Nevertheless the Founding Fathers wanted to do this the right way. They wanted to establish a new order of the ages with the United States Constitution. The proposition that "all men are created equal" had never before been the basis of a government. Regal blood and might formed the ruling class of countries until that point in history, not merely common men. The framers wanted to devise a government based on an objective standard of justice to be served equally to one and all, a government to serve and protect a people who were to be self-governed.

Over the progression of the history of the United States, there have been two main political "sides" or views, whatever the party names might be. Parties are based on degrees of these views. One is either liberal or conservative in their beliefs, or some combination of the two. The basis of these two core philosophies is what all parties are formed around. The Founding Fathers created the first parties based on States Rights. These parties were known as Anti-Federalists, in favor of state's rights, and Federalists, who were in favor of a binding, unified central government. Through the centuries, as parties have morphed and issues and party names have changed and grown, these two parties have developed into what we now know as the Democrats (in favor of big central government) and the Republicans (in favor of a much smaller federal government). As there is no chance of disbanding the federal government, the argument is now about having more or less federal government, not a federal government or no federal government at all, but the core principles are the same.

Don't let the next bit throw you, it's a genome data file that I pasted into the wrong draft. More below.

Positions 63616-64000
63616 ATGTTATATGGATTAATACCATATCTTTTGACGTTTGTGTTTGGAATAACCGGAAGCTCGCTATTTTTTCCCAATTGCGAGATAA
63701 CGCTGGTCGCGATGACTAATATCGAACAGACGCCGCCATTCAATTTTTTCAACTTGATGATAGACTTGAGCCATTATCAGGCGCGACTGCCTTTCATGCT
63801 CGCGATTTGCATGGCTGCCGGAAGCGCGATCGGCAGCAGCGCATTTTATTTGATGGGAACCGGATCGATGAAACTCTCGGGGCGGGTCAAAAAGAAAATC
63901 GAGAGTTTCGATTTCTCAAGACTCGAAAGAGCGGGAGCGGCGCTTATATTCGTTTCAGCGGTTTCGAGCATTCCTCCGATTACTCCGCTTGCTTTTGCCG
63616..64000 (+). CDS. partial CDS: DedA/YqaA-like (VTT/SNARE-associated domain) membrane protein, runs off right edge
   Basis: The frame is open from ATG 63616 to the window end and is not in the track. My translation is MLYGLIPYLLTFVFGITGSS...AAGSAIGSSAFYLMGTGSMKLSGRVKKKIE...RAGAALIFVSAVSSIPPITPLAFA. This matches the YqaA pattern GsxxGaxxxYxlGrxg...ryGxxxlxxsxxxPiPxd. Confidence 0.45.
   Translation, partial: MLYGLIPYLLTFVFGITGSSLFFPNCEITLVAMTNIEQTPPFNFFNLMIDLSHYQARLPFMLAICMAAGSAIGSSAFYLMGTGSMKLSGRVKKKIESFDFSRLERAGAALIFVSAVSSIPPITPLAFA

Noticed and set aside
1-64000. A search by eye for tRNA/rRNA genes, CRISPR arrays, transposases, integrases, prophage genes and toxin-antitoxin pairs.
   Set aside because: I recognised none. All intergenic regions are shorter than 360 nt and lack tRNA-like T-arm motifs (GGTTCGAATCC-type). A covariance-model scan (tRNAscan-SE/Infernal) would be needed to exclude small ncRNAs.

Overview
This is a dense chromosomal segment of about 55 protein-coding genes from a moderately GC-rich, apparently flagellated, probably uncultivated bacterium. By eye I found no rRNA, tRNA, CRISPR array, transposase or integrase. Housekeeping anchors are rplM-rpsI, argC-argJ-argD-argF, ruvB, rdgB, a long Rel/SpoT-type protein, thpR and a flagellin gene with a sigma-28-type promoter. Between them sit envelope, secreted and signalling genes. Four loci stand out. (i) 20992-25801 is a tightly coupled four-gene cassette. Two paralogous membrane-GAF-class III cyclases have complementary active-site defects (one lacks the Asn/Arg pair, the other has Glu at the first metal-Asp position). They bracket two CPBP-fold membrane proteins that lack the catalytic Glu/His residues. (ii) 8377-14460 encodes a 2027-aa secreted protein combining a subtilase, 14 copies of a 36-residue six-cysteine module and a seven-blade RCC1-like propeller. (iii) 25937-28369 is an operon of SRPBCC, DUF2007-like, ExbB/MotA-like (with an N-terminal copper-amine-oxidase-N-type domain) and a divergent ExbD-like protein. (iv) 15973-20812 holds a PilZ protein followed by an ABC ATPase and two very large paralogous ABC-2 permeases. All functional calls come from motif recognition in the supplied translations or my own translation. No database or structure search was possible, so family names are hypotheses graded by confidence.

In fact, most of the Founding Fathers didn't think very highly of political parties at all. They'd be aghast if they saw the spectacle that is a Presidential election today. Nonetheless, many of the framers found themselves affiliated with one political party or the other during their government careers, because it is the nature of a voter to liken politicians to a specific party. As parties in American politics developed one party would gain and hold power for many years much like the Republican and Democratic parties of today. Over the years, we have had 5 major parties at the forefront of our political machine in the United States.

The Federalists and the Anti-Federalists were our first 2 prominent parties. They reigned from 1796 to 1828. The Federalists believed in strong centralized government, industrialization, the creation of a national bank, and government controlled and constructed roads and canals. The Anti-Federalists disagreed across the board. Good old American rebellious bickering ensued. The Anti-Federalists strongly supported the rights of the states, favored farming, and wanted to keep the government's hands out of building roads and canals. The Federalists fought for and ratified the Constitution on June 21st, 1778. However, the Anti Federalists, who became the Democratic-Republican Party, eventually gained influence over the American people and weakened the Federalists into obscurity by 1824.

In part two of this two-part series, we'll explore the history of political parties and introduce the evolution of what is a two-party system in the United States. We'll also cover the existing political party landscape inside the beltway today.